I’ve also seen friendships within the black community with awful dynamics and ZERO boundaries, I’m talking permeable membranes everywhere. So many of our parents and us, hell, have had friendships that weren’t safe spaces at all. So maybe to some parents the idea of friendship is the lawless and chaotic wild Wild West and is an absolute no-go for someone trying to raise decent human beings; some kind of structure is needed. Oooh this is making more and more sense the deeper I dive. Okay, great value Iyanla, I see you!
If there’s any truth to this, it’s eye-opening, but it also makes me a little sad. Thinking of how many relationships between parents and their kids could’ve been better if they had the information and tools at the ready, that we are privy to today. Would it have made them better parents, who knows, but I can say with certainty that it’s hard to fix and thing when you don’t even realize it’s broken.
I feel that it is possible to have a friendship with your child. I feel like if we set up flexible communication boundaries for ourselves, as our kids grow older and the subject matter of what they need to and can talk about changes, it would make us better communicators overall. If I can help it, I never want my daughter to feel she can’t come to me about anything. I’m completely open to the idea of establishing a friendship with her, I’m not just interested in her as my child, but the person she wants to become, and I want to make sure I'm doing the work necessary to meet her wherever she’s at. I want to get to know her over and over again. I want to be a friend to her if she lets me.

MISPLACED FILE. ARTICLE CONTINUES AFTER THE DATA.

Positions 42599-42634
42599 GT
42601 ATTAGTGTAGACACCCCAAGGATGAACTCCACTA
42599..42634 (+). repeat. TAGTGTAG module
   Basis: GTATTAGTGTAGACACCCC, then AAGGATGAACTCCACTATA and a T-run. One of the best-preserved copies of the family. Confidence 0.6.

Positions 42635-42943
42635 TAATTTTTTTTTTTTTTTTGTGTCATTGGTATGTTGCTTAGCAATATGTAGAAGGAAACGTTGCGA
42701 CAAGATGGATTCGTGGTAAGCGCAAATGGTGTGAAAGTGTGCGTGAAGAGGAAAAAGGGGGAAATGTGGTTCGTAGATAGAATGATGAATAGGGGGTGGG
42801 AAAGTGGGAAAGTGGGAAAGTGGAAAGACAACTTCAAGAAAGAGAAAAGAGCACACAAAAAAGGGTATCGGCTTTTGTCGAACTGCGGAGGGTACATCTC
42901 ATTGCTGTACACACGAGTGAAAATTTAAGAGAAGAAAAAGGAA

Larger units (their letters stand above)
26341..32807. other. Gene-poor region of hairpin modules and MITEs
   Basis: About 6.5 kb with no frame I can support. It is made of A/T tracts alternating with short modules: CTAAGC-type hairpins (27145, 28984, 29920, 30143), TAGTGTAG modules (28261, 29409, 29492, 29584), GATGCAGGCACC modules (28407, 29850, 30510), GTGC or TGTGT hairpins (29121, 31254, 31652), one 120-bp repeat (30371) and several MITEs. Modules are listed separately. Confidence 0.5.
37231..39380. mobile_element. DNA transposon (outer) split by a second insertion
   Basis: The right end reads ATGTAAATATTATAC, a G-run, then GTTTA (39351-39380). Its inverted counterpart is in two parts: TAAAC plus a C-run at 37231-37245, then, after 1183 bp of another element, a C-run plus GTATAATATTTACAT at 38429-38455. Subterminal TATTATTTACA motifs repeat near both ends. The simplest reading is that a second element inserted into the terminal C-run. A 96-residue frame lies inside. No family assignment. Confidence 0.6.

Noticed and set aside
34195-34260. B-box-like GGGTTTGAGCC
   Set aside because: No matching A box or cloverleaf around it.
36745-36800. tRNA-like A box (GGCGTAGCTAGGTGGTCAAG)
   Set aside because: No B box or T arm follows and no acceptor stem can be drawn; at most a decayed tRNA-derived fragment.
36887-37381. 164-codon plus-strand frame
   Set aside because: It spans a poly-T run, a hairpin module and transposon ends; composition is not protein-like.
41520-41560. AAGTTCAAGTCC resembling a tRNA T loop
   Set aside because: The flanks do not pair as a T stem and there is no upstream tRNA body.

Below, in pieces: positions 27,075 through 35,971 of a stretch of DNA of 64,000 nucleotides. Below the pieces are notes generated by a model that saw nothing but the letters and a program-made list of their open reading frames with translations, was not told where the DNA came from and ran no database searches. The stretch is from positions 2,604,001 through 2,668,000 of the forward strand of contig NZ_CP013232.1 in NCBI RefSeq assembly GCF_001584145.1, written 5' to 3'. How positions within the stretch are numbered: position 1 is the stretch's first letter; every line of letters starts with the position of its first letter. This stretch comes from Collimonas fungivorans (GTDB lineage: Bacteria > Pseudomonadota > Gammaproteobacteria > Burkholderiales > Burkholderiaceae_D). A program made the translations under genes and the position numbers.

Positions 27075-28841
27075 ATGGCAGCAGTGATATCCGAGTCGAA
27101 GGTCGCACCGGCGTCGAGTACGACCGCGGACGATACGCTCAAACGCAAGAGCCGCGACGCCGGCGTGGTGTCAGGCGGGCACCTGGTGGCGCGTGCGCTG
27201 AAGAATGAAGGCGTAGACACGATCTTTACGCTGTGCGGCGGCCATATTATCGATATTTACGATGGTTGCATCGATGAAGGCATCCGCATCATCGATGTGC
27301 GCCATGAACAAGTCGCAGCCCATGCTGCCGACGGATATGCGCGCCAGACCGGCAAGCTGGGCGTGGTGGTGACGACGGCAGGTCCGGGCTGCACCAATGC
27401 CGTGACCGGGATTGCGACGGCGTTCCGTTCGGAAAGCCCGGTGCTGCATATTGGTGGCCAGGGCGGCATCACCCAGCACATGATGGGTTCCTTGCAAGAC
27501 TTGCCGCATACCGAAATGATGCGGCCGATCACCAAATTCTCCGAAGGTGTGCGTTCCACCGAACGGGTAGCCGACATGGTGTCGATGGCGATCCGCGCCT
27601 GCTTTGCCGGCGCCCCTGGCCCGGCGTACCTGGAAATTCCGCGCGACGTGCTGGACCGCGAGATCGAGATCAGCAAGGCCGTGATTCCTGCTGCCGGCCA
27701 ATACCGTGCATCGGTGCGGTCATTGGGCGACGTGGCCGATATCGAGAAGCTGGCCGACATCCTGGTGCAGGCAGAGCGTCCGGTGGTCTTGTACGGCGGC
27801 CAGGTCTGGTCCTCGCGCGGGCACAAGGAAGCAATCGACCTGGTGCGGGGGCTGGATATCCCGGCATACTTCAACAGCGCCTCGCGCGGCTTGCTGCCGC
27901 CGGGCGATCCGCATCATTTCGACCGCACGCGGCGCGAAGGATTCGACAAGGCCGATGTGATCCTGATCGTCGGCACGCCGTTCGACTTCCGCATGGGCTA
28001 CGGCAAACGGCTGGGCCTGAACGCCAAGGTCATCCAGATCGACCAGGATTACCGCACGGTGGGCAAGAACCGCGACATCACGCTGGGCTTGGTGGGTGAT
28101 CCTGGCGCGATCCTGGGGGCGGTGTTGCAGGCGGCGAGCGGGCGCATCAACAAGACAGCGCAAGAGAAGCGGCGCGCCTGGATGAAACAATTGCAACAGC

The dynamics of black parenthood are changing as we continue to put a lens over things that we collectively need to let go of. We are evolving past survival mode and it’s time for us to download the ability to thrive into our collective DNA. There's so much trauma that we've endured and survived. Survival has been woven into our DNA by the ancestors, we will always be okay, but I feel we’re at a place now where we need to thrive and shift perspectives. The world is changing so fast and the children we’re raising now have to be fully prepared for that world, not the one we came up in. We can't take them backwards, we have to adapt in order to propel them forward, and it starts with hard conversations, conversations that may make us as parents uncomfortable while we do our best to hold safe spaces for our children.
I sound like a fucking PBS special or some shit, but it's just something I'm super passionate about. I sometimes find myself thinking that if my parents were more of a friend to me how would our communication be? Communication isn't great, I don't talk to one parent and I don't trust that I'm safe to show up as my authentic self with the other… and that's okay. I'm grateful for those experience, it's given me a beautiful connection with Black Culture that is invaluable. I can't wait to see what our kids quote from us in the next 20 years, I'm sure some of the sayings will be the same. Listen, that 'You got _____ money?' ain't going nowhere, and I can't wait to use it! Some phrases will be new and different and I pray those phrases anchor my kids to the richness of their blackness while prompting them to want to be better as well. I know whatever the new evolutions of black mamahood are, they're going to be just as iconic.